Scientists have found a way to engineer the atomic-scale chemical properties of a water-splitting catalyst for integration with a solar cell, and the result is a big boost to the stability and efficiency of artificial photosynthesis. More>
Berkeley Lab scientists have, for the first time, achieved both lasing and anti-lasing in a single device. Their findings lay the groundwork for developing a new type of integrated device with the flexibility to operate as a laser, an amplifier, a modulator, and a detector. More>
The Franklin Institute Awards — founded by Benjamin Franklin in 1824 — recognize science and technology accomplishments. Cohen was honored “for atomic-scale calculations of the properties of materials so detailed that new materials and their mechanical, thermal, electrical and optical properties can be predicted in agreement with experiments.” More>
Postdocs Sinead Griffin (Materials Sciences) and Ruimin Qiao (Advanced Light Source) represented the Lab at Uncharted: The Berkeley Festival of Ideas. Griffen discussed exploring science from high-energy physics to condensed matter, while Qiao talked about researching materials for energy applications. The event features on-stage conversations, music, dance, and workshops.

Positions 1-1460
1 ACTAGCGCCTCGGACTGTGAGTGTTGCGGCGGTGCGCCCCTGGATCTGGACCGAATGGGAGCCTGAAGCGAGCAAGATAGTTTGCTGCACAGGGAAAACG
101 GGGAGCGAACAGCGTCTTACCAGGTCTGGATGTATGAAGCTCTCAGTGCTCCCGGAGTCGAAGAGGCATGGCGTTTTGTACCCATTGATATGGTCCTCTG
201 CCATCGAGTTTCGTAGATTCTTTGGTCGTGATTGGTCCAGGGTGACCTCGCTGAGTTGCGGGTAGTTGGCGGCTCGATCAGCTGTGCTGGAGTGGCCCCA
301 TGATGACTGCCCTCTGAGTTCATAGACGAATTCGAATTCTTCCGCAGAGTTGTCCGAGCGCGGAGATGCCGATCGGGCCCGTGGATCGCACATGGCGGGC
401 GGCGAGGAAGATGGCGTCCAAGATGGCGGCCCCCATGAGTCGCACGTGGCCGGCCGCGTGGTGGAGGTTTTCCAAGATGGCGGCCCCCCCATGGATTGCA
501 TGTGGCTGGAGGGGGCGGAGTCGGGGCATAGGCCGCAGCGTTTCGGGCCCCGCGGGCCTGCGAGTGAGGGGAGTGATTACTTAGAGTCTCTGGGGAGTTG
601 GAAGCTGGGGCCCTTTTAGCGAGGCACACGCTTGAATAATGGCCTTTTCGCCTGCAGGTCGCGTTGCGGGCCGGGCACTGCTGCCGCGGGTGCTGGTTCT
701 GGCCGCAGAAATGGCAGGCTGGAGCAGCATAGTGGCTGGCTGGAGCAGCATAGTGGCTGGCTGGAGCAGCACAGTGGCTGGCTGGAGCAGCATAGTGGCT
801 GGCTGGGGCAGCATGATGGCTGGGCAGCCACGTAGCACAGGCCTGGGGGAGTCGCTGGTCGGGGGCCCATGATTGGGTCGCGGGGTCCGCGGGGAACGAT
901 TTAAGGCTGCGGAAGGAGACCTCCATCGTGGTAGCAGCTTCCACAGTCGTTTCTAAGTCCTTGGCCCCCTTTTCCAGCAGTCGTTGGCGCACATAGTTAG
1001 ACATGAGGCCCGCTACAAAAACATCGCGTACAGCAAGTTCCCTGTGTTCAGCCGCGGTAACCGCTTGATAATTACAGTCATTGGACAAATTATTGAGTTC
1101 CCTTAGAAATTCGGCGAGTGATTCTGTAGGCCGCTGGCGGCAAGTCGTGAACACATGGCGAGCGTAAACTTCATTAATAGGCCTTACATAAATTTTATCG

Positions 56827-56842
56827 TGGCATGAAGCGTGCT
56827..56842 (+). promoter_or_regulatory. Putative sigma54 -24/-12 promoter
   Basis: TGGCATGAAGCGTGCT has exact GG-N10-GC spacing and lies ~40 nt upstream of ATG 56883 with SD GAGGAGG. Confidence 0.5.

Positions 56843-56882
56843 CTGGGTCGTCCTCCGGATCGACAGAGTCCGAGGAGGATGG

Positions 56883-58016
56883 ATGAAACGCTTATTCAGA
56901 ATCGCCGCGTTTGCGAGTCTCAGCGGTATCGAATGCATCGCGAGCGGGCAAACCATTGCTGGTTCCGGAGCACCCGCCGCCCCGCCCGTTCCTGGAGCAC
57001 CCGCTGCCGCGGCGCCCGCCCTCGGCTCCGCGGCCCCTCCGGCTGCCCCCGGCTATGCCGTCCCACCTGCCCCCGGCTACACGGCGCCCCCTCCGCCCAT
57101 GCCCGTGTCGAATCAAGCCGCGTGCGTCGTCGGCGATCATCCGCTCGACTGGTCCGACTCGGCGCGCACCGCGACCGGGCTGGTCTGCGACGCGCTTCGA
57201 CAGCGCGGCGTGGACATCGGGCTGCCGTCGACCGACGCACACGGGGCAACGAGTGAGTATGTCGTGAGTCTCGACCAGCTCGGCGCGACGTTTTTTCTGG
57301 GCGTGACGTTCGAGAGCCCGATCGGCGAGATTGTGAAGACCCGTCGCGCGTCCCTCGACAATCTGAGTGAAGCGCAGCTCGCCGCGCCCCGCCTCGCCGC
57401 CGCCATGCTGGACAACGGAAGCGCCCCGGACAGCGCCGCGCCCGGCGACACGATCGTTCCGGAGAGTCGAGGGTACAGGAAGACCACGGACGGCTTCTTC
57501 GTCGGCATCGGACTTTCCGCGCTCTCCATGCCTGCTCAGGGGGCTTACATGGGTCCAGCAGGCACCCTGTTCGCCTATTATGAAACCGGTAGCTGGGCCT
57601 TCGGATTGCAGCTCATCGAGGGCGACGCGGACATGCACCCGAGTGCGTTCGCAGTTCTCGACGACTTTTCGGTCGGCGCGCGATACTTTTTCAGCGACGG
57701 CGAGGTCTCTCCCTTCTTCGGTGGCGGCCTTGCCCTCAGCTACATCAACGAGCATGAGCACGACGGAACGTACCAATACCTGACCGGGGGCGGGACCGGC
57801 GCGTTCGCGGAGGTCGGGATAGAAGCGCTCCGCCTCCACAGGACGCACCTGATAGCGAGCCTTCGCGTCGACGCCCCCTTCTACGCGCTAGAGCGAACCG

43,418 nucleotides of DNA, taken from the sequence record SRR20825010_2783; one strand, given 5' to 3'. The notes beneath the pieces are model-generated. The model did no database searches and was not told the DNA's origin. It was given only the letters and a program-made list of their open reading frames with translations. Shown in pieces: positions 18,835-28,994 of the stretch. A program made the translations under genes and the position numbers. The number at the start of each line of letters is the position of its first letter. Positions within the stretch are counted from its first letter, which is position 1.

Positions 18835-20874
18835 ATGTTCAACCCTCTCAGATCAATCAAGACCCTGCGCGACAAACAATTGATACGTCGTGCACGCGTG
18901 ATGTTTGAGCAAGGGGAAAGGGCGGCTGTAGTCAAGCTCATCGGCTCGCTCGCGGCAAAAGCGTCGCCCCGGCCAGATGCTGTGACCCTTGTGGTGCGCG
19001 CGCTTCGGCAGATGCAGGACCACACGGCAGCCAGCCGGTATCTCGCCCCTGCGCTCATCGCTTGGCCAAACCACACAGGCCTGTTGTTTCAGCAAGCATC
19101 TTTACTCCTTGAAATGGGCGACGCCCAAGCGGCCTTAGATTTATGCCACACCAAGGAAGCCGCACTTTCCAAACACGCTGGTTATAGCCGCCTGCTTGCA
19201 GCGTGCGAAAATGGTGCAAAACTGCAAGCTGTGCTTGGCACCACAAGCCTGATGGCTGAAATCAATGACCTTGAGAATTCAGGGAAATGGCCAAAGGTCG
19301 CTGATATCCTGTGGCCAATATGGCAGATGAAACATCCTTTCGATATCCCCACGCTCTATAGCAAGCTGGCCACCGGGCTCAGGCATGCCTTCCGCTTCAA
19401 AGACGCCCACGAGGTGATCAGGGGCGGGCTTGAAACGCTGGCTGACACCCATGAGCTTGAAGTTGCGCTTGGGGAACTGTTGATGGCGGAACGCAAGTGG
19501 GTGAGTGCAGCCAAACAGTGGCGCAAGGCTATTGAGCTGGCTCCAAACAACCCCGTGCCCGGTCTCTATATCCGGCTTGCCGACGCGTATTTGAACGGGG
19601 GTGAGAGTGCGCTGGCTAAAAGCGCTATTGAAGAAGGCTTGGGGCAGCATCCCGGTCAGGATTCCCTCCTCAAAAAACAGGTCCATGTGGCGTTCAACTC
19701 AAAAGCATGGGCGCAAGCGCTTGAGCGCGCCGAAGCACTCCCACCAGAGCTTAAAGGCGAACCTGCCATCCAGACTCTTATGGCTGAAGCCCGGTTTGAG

President Obama hosted the White House Frontiers Conference on Oct. 13, which brought together top innovators to discuss advances in science and technology. Lab researchers Etosha Cave and Peidong Yang participated in the panel on Global Frontiers to discuss climate change and the clean energy revolution.
A team led by Ali Javey of the Materials Sciences Division has created a transistor with a working 1-nanometer gate. For comparison, a strand of human hair is about 50,000 nanometers thick. The key was to use carbon nanotubes and molybdenum disulfide (MoS2), an engine lubricant commonly sold in auto parts shops. More>
Researchers have observed, for the first time, an exotic 3-D racetrack for electrons in ultrathin slices of a tiny crystal they made at Berkeley Lab. The team witnessed a unique behavior in which electrons rotate around one surface, then through the bulk of the material to its opposite surface and back. More>
Scientists at Berkeley Lab and Cornell University have successfully paired ferroelectric and ferrimagnetic materials so that their alignment can be controlled with a small electric field at near room temperatures. The achievement could open doors to ultra low-power microprocessors, storage devices and next-generation electronics. More>
Light-emitting, four-armed nanocrystals could someday form the basis of an early warning system in structural materials by revealing microscopic cracks that portend failure. The approach could be a big step towards self-healing materials, and the tetrapods could potentially be used to detect the presence of cancer cells in tissue samples. More>
“Makers” is a word that evokes tinkerers and hobbyists, yet many scientists have begun to embrace the build-it-yourself ethos to advance their research in a variety of fields, including energy, transportation, neuroscience and consumer electronics. Scientists at national labs — such as Berkeley Lab’s Ron Zuckermann (left) — are also getting creative with maker technologies. More>